Actor, Peter Falk, reminded salespeople about one of the greatest sales closes of all time, “The Doorknob Close.” Tweet This
Mr. Falk played one of television’s most entertaining characters.
For years, he played Lt. Columbo, a bumbling police detective so unusual, he didn’t need a first name. Columbo was a true original. A hunched, slow-moving, law enforcement officer who wore a rumpled raincoat and smoked a stogie.
Columbo always seemed slightly confused—until he solved the crime, usually by getting the perpetrator to talk too much.
The TV detective used a technique that we in the sales trade call the “Doorknob Close.”
Columbo’s version of the close was to finish interviewing the suspect and head for the door. He would reach out for the door knob (as least metaphorically) and then turn around to say something disarming like, “Just one more thing.” (Watch the video below for examples.)
The Doorknob Close works best when the detective or salesperson has given up and is literally saying “goodbye.”
No seller ever plans to use the Doorknob Close, but it can be very useful because it contains the element of surprise.
The “doorknob close”
Let’s say a sales presentation does not go well.
There is no deal and the prospect has not been forthcoming regarding his reasons for not buying. Perhaps the prospect has ended the presentation by saying something such as, “I need more time to think about it.”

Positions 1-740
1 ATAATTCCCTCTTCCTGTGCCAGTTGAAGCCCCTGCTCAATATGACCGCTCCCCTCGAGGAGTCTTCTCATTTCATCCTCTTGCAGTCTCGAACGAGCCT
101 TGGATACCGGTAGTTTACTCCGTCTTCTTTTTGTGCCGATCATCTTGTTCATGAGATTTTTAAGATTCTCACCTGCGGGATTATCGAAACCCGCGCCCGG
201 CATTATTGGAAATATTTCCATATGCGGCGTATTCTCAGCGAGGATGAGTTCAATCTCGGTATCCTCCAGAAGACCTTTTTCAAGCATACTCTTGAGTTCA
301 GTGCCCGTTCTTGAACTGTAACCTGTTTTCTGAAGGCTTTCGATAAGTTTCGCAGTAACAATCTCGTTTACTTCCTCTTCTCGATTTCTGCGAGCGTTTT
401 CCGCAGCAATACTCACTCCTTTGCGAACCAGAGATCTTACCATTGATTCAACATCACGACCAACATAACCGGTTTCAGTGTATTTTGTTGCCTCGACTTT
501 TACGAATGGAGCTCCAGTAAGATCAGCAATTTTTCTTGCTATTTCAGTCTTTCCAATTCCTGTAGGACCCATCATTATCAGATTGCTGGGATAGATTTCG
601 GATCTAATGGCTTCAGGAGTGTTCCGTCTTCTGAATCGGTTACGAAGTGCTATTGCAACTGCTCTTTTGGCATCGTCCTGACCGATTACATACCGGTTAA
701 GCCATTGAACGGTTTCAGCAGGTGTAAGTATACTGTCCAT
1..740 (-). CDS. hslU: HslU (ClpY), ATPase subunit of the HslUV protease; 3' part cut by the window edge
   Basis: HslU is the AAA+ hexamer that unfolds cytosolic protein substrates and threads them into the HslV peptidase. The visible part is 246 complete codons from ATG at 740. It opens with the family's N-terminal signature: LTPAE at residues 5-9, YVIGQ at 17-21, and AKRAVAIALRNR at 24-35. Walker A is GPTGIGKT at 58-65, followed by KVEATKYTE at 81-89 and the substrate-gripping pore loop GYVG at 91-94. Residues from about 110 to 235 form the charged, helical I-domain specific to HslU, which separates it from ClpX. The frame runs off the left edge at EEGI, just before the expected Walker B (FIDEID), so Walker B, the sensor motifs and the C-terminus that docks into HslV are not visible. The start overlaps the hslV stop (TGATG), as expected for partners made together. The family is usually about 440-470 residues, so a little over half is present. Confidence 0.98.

The salesperson thanks the prospect for his time and slowly walks to the door.
The seller places her hand on the doorknob and then suddenly turns around and says, “Now that the presentation is over, may I just ask . . . what’s the real reason you didn’t buy from me today?”
The Doorknob Close is powerful because it catches the prospect in an unguarded moment. The question, when posed from the doorway, almost always results in new information, which the seller can then use as an opportunity to reopen the discussion.
Caveat: Do not reward an honest answer by re-entering the room, taking your coat off and asking for another cup of coffee. The Doorknob Close is an extra opportunity to close, but be decent about not trying to force the prospect into immediately reversing his decision.
The Doorknob Close in Action
As with all the closes, there are many variations on The Doorknob Close.
One of my clients, a national retailer of automobile tires, uses what they call a “second effort” to convert the the prospect as he’s walking out the store.
A person who is leaving the store without making a purchase is not likely to return, so employees are trained to re-engage the prospect before he leaves the premises.
This technique can be used on the telephone, too, using verbiage such as “oh, just one more thing.”
The Doorknob Close has rescued countless sales through the years.
Never give up on asking one more question and keeping the dialog open. Sometimes that “one more thing” is the sale.
Every seller should know 22 ways to close
Learn more sales closes from 22 Sales Closes That Work.
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